Another aspect of being an author is public speaking. Very few authors make a living on writing alone; most never quit their day jobs. However, it is possible to expand your income opportunities through public speaking.

Public speaking. Those words often strike fear in the heart of an author. It’s bad enough we have to come out of hiding to interact with readers and the media. Speaking in front of groups of people simply terrifies some writers.

Authors are not the only ones, though. Public speaking is the number one fear in most people. Some would rather die than talk in front of a group. You may never have to address a crowd of people or be in a large setting, but you’ll probably be required to speak to a group consisting of more than two people.

If public speaking is a fear, there’s only one way to break it—do it. Breaking the fear barrier means doing the one thing you fear the most and repeating that action until it no longer scares you. The good news is the more often you speak, the better speaker you will become. With practice, your skills will improve. You’ll feel more confident in front of other people.

Not every writer is destined to be a professional speaker, but learning the craft is vital. For the introverted author too nervous to speak in front of two people, let alone a crowd, training is required. A media coach teaches poise and confidence. Organizations such as Toastmasters offer critique sessions in a secure environment. Public speaking courses are available at almost every college. There are ample opportunities to train and prepare for public speaking.

Well-rounded authors are excellent writers, good speakers, and work well with other people. Public speaking and people skills will play a large role in your success.

Public speaking can be an author’s greatest marketing tool. It opens up unique promotional opportunities. It supplements the author’s income. It sells books. And in today’s market, authors need to employ every possible angle.

At its most basic, public speaking places the author in front of real human beings. The lure of the Internet has prompted more and more authors to remain hidden behind a website. While blogs and social sites provide a certain measure of interaction, it cannot replace real-world contact. Readers like to know about the creator behind the book and meeting an author in person provides a human quality that is lacking online.

At the very least, every author should be able to discuss his or her own book. This will be required for signings, book readings, and library appearances. Book clubs and writer groups are also open to the author. These opportunities provide more than just a personal touch, as promotional materials distributed by the author can influence later sales.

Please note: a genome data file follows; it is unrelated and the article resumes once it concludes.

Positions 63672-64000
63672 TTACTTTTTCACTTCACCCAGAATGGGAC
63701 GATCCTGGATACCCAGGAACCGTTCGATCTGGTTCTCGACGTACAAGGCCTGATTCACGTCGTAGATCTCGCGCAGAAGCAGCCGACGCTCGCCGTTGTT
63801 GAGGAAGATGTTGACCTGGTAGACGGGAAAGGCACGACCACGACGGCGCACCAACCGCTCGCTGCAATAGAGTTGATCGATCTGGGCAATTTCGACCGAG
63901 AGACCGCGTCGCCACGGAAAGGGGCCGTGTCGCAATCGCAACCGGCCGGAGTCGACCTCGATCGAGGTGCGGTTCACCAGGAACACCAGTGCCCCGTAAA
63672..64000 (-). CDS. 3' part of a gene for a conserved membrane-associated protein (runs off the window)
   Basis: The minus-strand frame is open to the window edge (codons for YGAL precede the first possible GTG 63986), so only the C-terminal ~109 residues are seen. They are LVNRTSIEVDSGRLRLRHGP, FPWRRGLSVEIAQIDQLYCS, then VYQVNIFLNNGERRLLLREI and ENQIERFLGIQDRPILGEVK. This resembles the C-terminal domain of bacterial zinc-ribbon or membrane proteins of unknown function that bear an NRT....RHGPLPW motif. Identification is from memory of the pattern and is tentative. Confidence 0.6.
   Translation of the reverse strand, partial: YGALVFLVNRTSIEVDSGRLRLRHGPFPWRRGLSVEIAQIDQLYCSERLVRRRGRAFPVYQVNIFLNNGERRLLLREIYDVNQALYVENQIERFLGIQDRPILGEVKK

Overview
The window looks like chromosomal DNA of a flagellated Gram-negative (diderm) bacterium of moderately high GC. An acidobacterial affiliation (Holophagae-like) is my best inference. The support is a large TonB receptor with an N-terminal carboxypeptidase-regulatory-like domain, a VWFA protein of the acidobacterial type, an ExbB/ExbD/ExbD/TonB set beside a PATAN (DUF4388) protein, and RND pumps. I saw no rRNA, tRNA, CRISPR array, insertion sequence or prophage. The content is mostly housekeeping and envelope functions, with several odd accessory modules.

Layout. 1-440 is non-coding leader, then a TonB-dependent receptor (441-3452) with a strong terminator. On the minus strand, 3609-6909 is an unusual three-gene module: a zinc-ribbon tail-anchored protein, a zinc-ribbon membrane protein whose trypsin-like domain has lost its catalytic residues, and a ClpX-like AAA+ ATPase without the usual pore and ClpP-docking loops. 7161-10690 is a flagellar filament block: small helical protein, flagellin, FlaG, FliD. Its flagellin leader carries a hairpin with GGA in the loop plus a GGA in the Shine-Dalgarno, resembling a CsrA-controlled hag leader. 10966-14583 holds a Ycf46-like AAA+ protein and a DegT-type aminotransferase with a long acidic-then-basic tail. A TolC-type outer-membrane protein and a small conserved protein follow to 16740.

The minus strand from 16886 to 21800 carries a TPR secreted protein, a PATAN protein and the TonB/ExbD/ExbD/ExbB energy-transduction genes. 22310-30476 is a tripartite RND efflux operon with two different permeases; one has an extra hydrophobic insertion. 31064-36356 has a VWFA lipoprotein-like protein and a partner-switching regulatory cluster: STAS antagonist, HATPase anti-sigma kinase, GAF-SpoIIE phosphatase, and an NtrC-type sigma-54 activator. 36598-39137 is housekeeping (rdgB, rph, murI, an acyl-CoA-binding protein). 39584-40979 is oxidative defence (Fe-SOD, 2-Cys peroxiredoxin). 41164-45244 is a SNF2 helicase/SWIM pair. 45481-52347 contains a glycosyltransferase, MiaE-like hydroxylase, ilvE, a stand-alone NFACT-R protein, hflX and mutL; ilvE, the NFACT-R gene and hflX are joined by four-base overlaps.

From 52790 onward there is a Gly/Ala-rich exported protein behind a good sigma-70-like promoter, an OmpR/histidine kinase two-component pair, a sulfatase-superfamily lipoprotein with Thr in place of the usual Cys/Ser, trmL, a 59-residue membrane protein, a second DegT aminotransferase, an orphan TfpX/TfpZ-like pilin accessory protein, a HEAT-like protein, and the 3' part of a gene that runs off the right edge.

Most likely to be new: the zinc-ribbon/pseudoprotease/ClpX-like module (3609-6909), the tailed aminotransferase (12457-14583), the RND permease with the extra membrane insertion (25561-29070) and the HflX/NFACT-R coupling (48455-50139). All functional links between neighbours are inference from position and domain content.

However, magic happens when an author moves beyond his book and develops a platform around his area of expertise. This should be a natural transition for the nonfiction writer. His education, skills, and experience led to the book’s creation, and he can build a platform around this knowledge. That doesn’t preclude the fiction writer, though. Every book requires research, and a level of expertise is needed to write fiction as well. Regardless of genre, all authors possess the ability to develop a platform and message.

The author who markets himself as a speaker gains several advantages. Professional speakers often receive payment for their services. Speaking engagements can supplement royalties (which are rarely enough to live on) and the income from day jobs. These events allow for back of room sales, netting additional income. An author with a platform is also more appealing to the media, as they want experts who can inform and entertain.

The list of venues for speakers is endless:

  • Libraries
  • Businesses
  • Schools
  • Churches
  • Colleges
  • Writer and book festivals
  • Organizations
  • Clubs
  • Conferences

All of these provide an opportunity to reach a wider audience and generate greater books sales. Once established as a professional speaker, the author’s reputation will drive the sales of future books as well, thus laying the groundwork for a long career.

You may be trying to sell your book, but ultimately, you’re trying to sell yourself.

 

Diane Wolfe

Owner of Dancing Lemur Press LLC, Speaker, & Author

Known as “Spunk On A Stick,” Wolfe is a member of the National Speakers Association. She conducts seminars on book publishing, promoting, leadership, and goal-setting, and she offers book formatting and author consultation. Wolfe is the senior editor at Dancing Lemur Press, L.L.C. and contributes to the Insecure Writer’s Support Group.

http://www.dancinglemurpressllc.com/ – Dancing Lemur Press, L.L.C

http://www.spunkonastick.net/ – Spunk On A Stick

http://www.circleoffriendsbooks.blogspot.com – Spunk On A Stick’s Tips

http://www.insecurewriterssupportgroup.com/ – Insecure Writer’s Support Group